If the malachite green stain is allowed to dry out when the slide is on the water bath, a green crust of dye will obscure your specimen. If this has happened, gently tap the crusted dye with your gloved finger while rinsing. This helps dislodge the dried dye.
It should be noted that any debris on the slide can also take up and hold the green stain. Everything that ends up green on the slide is not necessarily an endospore.
Bacterial smear being stained with malachite green over a steaming water bath.
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Acid-fast Bacteria and the Endospore Stain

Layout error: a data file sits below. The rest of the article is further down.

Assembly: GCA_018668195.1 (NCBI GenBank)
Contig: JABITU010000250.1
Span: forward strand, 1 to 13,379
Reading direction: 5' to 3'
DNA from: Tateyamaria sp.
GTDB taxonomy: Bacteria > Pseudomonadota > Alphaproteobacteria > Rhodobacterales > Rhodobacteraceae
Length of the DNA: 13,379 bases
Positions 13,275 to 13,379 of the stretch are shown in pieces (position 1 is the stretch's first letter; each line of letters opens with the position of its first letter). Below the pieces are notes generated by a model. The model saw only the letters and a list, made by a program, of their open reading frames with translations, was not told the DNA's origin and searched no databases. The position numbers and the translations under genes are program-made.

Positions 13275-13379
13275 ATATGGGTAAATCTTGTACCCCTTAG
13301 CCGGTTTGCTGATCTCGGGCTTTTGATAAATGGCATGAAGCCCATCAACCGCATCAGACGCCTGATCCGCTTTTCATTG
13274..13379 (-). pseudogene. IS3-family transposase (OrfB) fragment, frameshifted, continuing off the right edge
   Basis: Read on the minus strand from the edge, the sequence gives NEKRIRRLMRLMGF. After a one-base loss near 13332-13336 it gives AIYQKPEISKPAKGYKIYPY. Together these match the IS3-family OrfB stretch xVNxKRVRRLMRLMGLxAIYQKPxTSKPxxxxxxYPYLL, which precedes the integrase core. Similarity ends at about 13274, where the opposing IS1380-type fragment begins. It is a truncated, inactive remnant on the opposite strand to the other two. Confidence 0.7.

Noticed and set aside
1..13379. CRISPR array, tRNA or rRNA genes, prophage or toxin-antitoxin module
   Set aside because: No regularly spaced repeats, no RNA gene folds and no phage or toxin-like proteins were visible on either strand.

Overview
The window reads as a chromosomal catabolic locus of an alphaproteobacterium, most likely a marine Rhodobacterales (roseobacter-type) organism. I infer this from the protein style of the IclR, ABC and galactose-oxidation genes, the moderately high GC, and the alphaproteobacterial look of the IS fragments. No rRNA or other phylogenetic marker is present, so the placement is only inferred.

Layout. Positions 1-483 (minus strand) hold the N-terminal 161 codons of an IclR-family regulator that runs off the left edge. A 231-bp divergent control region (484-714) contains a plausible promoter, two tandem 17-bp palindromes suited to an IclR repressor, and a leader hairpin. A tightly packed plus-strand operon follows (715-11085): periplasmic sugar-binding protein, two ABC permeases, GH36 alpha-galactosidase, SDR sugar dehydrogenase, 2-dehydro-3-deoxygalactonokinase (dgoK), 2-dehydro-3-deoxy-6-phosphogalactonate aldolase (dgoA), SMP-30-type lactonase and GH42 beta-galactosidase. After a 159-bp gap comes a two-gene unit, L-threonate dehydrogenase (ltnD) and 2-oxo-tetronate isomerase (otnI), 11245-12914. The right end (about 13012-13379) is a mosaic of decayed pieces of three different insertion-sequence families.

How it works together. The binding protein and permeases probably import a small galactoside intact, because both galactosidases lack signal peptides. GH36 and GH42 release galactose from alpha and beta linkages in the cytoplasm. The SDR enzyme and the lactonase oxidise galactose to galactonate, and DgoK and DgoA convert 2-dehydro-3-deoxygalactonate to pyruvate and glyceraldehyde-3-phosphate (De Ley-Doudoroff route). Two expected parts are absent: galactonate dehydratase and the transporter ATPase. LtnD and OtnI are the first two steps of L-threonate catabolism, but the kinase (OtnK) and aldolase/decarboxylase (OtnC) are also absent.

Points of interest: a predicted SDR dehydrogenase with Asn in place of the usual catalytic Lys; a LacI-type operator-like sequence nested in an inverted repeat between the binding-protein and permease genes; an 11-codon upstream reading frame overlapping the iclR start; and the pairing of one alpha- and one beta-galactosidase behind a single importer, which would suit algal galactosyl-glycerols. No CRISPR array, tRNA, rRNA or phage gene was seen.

Acid-fast cells, such as members of Mycobacterium and Nocardia have waxy molecules in their cell wall that will take up and retain the malachite green stain when subjected to the endospore staining process.
If the unknown that you have stained has a uniformly green appearance after endospore staining, it may be an acid-fast bacteria. This doesn’t mean that they produce endospores. These are vegetative cells that have taken up color from the heat driving malachite green into their waxy cell wall. With this specimen, a student should also do an acid-fast stain to confirm identification.